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ATN Podcast: Pro prospects

We’re back with another Around the Nation Podcast for May, with Pat and Keith talking about the recent NFL draft and its aftermath, with Division III football players signing and others getting invites to rookie tryout minicamps with teams as well. But one of the best stories of the offseason so far has been a player from last year’s draft class, Concordia-Moorhead quarterback Griffin Neal. He talks about his year playing overseas in Germany and how he managed to talk his way into a pro day and eventually try out for the New Orleans Saints.

Ohio Northern coach Dean Paul chats with us as well, about what his team has coming back, the state of the Ohio Athletic Conference and his former wide receiver Devon Price’s chances of sticking with an NFL team. Meanwhile, Mike Cerasuolo, the new head coach at Springfield, talks about taking over the program at his alma mater from his former coach and what that might mean for the Pride’s signature triple-option offense.

The Around the Nation Podcast is a weekly conversation (monthly in the offseason) between Pat Coleman and Keith McMillan covering the wide range of Division III football. It drops on Monday morning weekly throughout the season.

Hit play, or subscribe to get this podcast on your mobile device. 
You can subscribe to the Around the Nation Podcast in iTunes. You can also get this and any of our future Around the Nation podcasts automatically by subscribing to this RSS feed: http://www.d3blogs.com/d3football/?feed=podcast
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Stagg Bowl 43 predictions: The last purple power standing …

Friday night is significant in many ways. This particular Stagg Bowl is the culmination of another great Division III football season, one in which a record 247 teams and likely more than 20,000 players took part in about 1,200 games over 16 weeks from Castine, Maine to Thousand Oaks, Calif. And the final two teams standing are familiar faces. D-III will have a new champion, as the current holder of the crown, UW-Whitewater, was deposed in the semifinals.

Mount Union, in its 19th Stagg Bowl since 1993, will be looking for its 12th championship. St. Thomas, in its second, will be looking for its first … in football. The Tommies have won 15 championships in other sports.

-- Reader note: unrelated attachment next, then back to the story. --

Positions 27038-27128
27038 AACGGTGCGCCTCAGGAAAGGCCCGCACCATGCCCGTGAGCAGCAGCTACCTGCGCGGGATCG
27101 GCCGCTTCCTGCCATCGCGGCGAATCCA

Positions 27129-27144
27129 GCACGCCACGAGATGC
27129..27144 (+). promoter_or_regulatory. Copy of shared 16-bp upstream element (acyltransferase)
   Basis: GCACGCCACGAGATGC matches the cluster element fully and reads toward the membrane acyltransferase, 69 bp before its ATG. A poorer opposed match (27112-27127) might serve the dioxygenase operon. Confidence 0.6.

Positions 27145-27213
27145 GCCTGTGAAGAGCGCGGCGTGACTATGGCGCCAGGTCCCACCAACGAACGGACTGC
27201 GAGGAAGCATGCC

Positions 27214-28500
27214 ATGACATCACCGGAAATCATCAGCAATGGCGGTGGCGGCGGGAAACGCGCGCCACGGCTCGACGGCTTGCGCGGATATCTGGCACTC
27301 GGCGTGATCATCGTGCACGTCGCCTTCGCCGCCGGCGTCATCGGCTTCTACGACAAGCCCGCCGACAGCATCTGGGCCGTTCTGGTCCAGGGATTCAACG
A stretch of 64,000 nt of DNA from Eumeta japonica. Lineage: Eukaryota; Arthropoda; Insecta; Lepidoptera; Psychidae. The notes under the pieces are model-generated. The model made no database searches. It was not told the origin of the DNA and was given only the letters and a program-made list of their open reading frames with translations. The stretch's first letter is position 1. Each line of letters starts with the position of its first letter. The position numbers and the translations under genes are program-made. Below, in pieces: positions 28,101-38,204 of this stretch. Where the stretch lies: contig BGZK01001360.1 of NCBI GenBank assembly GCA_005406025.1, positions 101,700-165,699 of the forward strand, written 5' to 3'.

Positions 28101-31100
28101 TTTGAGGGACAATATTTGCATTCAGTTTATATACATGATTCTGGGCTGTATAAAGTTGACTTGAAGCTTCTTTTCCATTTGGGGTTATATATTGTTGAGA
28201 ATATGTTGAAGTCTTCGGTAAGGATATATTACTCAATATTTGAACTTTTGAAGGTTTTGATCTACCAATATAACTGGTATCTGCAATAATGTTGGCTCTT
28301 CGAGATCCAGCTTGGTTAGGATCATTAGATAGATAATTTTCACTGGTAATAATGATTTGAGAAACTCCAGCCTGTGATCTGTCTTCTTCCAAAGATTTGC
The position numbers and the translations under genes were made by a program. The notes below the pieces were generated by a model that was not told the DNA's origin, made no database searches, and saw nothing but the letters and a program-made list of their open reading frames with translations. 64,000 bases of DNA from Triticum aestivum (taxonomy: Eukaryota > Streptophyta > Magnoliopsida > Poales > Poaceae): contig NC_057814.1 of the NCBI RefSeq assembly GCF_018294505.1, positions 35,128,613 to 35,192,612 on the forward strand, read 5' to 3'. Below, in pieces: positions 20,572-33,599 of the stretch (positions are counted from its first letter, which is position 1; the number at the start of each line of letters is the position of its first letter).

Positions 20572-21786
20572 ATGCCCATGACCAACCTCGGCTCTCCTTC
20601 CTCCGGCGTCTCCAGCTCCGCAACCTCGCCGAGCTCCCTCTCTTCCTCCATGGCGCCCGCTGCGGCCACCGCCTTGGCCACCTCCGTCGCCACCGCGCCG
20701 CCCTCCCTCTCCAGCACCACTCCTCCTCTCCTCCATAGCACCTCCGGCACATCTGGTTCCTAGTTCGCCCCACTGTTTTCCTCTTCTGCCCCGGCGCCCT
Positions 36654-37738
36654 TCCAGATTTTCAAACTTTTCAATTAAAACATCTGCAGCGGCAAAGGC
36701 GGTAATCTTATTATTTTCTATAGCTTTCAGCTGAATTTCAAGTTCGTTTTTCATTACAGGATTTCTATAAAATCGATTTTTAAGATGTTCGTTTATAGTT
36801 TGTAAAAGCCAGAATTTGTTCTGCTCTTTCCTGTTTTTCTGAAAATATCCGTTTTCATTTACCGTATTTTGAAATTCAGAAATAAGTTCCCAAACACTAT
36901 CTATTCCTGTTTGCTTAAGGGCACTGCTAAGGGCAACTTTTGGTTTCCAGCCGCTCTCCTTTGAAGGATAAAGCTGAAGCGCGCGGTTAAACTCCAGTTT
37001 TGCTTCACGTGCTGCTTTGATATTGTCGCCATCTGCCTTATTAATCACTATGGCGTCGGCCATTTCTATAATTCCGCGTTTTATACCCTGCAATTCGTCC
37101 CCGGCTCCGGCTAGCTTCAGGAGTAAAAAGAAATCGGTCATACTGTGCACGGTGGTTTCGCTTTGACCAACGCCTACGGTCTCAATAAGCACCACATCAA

These teams met in the 2012 Stagg Bowl, the only one since 2005 not to feature a Mount Union/UW-Whitewater clash. The Purple Raiders prevailed, 28-10. Twelve St. Thomas players, freshmen on that day, could go out as champions by avenging that loss. Coach Glenn Caruso could complete a leap for a program that was ranked 206th when he took over. Mount Union coach Vince Kehres has won championships as a player and assistant coach, but is 0 for 2 as a head coach. Purple Raiders quarterback Taurice Scott has played in a Stagg Bowl, even scored a touchdown, but has never been the starting quarterback.

The reasons to be intrigued are many, but the best one is that we’ll probably have a competitive game. Both purple-wearing teams have dominated all season, up to and through the semifinals. Each team beat another top-five team by at least three scores in the semis. So how the heck should you know who’ll win? Enter the trusty Triple Take panel, expanded to include almost all of the D3football.com staff in Salem this week, plus a few guest prognosticators who cover each Stagg Bowl participant closely. Below, we each take our best guesses at who’ll win and why.

Nobody consulted with one another. Last season, our panel split, 4-3, for UW-Whitewater, and we’ve taken a stab at predicting the winner in every Stagg Bowl since 1999. Feel free to add your pick and reasoning in the comments section below. And thanks to Clark Ruhland, who created the graphic above for the City of Salem.

— Keith McMillan

Mount Union logo
Pat Coleman, D3football.com publisher and executive editor
I’ve spent a lot of time thinking about various ways this game might go down, and I can definitely see some ways in which St. Thomas can win. They could pound the rock, control the clock, get an occasional stop and maybe a big special teams play and win that way. Or their defense could be so good that Mount Union finds itself stymied in both phases of the offense and can only break through occasionally. Taurice Scott is very much like Augsburg quarterback Ayrton Scott — so much so that the two were both considered very closely for All-America status. But while they are both similarly talented, the Scott wearing purple is probably a better decision maker. And it helps when your offensive line gives you a little more time to make those decisions. That’s where Mount has the advantage — a playmaking quarterback and playmaking wide receiver. Meanwhile, I’ll be watching the play along the lines as much as possible — do Jordan Roberts and Jack Kaiser get the room they need to run? Can the line hold off Tom Lally, Mike Furda and the rest long enough to make longer routes happen? (And then will Jack Gilliland hang onto the ball if he gets it on one of those routes?) In the end, I see the Mount Union passing game as enough of an advantage to overcome St. Thomas’ ball control and special teams advantage. And if I knew who had the advantage on defense, I’d be really good at this.